- Rising rents will influence more tenants to consider buying this spring.
- Student loans remain a major barrier that will limit mid-Atlantic buyers.
- D.C. enters spring as a seller's market, while buyers have the advantage in Baltimore.
More than half — 57 percent — of mid-Atlantic real estate professionals are optimistic that this year’s spring home sales market will outdo last year.
According to a Metropolitan Regional Information Systems (MRIS) survey of 750 professionals, the entrance of more first-time buyers is the primary reason for this optimism.
Roughly 88 percent of those surveyed expect more activity from first-timers, with a number of these newbie buyers being millennials.
Rising rents will encourage some of this demographic to buy this spring; however, 64 percent of respondents indicated that student loans are still a major barrier limiting buyers.
According to MRIS, in order for some sellers to command top price in the mid-Atlantic, it’s important they appeal to the needs of first-time buyers.
The most important home asset for this segment of buyer is an updated kitchen and bath, followed by low-maintenance features. Location within a walkable community, along with energy-efficient appliances and fixtures, represent other appealing features of a home.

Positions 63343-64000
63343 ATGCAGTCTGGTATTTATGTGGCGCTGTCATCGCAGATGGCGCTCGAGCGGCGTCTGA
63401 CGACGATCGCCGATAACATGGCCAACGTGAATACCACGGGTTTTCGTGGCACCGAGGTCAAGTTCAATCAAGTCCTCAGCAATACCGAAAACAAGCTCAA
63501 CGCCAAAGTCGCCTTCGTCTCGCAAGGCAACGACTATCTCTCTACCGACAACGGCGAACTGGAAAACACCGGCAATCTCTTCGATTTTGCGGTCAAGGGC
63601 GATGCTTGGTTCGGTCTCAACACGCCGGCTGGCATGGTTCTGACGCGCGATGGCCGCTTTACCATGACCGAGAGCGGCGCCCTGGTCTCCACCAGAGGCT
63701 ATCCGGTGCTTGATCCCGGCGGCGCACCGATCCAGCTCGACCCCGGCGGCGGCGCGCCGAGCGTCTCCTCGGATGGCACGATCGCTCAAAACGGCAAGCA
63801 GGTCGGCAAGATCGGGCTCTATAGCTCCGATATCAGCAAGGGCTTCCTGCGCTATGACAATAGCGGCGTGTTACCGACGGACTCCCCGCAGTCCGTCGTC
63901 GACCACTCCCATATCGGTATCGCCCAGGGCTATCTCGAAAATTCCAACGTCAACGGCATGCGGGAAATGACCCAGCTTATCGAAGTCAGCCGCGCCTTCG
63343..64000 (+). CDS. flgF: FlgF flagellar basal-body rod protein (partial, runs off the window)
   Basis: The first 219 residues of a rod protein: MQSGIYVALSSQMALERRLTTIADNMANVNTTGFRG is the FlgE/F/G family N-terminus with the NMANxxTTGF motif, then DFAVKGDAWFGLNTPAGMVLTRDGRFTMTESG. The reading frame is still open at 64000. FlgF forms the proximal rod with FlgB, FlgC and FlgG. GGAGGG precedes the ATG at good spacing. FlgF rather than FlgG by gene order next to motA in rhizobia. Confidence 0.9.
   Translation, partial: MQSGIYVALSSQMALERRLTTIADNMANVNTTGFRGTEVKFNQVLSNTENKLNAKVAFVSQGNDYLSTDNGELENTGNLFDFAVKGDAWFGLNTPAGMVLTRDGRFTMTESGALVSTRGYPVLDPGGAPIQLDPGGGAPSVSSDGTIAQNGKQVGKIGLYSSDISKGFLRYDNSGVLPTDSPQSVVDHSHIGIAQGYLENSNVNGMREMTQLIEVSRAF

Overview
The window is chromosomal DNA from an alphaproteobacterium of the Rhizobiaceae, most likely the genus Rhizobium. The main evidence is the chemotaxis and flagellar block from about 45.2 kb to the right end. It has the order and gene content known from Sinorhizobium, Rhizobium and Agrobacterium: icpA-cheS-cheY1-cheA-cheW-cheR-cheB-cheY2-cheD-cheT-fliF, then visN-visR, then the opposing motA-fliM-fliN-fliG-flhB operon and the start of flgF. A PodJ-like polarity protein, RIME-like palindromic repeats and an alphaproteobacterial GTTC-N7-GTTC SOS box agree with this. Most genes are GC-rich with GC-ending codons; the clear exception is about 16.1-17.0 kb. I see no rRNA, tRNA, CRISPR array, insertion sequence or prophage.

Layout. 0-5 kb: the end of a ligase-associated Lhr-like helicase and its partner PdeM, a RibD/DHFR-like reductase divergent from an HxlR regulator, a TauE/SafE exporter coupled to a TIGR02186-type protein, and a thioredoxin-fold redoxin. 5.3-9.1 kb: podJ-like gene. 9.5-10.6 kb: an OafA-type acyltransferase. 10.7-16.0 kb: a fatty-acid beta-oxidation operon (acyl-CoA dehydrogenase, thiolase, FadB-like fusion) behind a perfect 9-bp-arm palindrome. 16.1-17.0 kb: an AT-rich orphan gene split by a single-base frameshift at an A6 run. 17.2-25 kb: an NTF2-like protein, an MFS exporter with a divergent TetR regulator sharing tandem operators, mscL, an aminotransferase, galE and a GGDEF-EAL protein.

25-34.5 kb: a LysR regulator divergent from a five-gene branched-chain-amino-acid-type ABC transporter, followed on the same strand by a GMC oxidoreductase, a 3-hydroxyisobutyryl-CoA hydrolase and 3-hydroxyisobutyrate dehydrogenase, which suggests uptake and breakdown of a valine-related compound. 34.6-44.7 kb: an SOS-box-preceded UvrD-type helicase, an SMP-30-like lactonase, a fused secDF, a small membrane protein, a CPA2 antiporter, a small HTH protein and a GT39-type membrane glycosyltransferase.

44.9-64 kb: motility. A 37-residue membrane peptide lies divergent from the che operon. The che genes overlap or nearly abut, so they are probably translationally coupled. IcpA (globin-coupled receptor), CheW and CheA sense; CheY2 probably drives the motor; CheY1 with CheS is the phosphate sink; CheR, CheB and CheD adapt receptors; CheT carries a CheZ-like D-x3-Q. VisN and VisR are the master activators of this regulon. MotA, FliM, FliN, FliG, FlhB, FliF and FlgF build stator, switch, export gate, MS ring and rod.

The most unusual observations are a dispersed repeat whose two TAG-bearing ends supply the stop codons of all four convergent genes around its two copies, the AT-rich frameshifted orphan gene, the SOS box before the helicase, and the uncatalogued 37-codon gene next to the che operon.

Mid-Atlantic professionals also expect steady home price gains, an increase in qualified buyers and upcoming rate increases to positively impact existing home sales activity during the spring.
Roughly 53 percent of respondents believe the two upcoming interest rate increases by the Fed will encourage homebuyers to move more quickly to purchase homes this year.
Mid-Atlantic market conditions
Two of the mid-Atlantic’s largest markets, Washington, D.C. and Baltimore, are entering spring with differing market conditions.
In the district it appears to be a seller’s market, while it’s a time for buyers in Baltimore.
Existing homes that sold in the district last month traded at 99 percent of their original listing price, with a number of them selling in less than 20 days, according to a report from RealEstate Business Intelligence.
The demand for housing pushed existing sales activity up four percent on a year-over-year basis, with month-over-month pending sales activity up 15.9 percent.
In Baltimore, homes sold in February at 87.45 percent of their original listing price.
One reason buyers have more power — the median time on the market for a listed home has risen to 72 days.
More bargaining power combined with affordable home prices equated to more sales last month, as activity rose in the city by nearly 20 percent on a year-over-year basis. Additionally, pending sales were up by nearly 14 percent.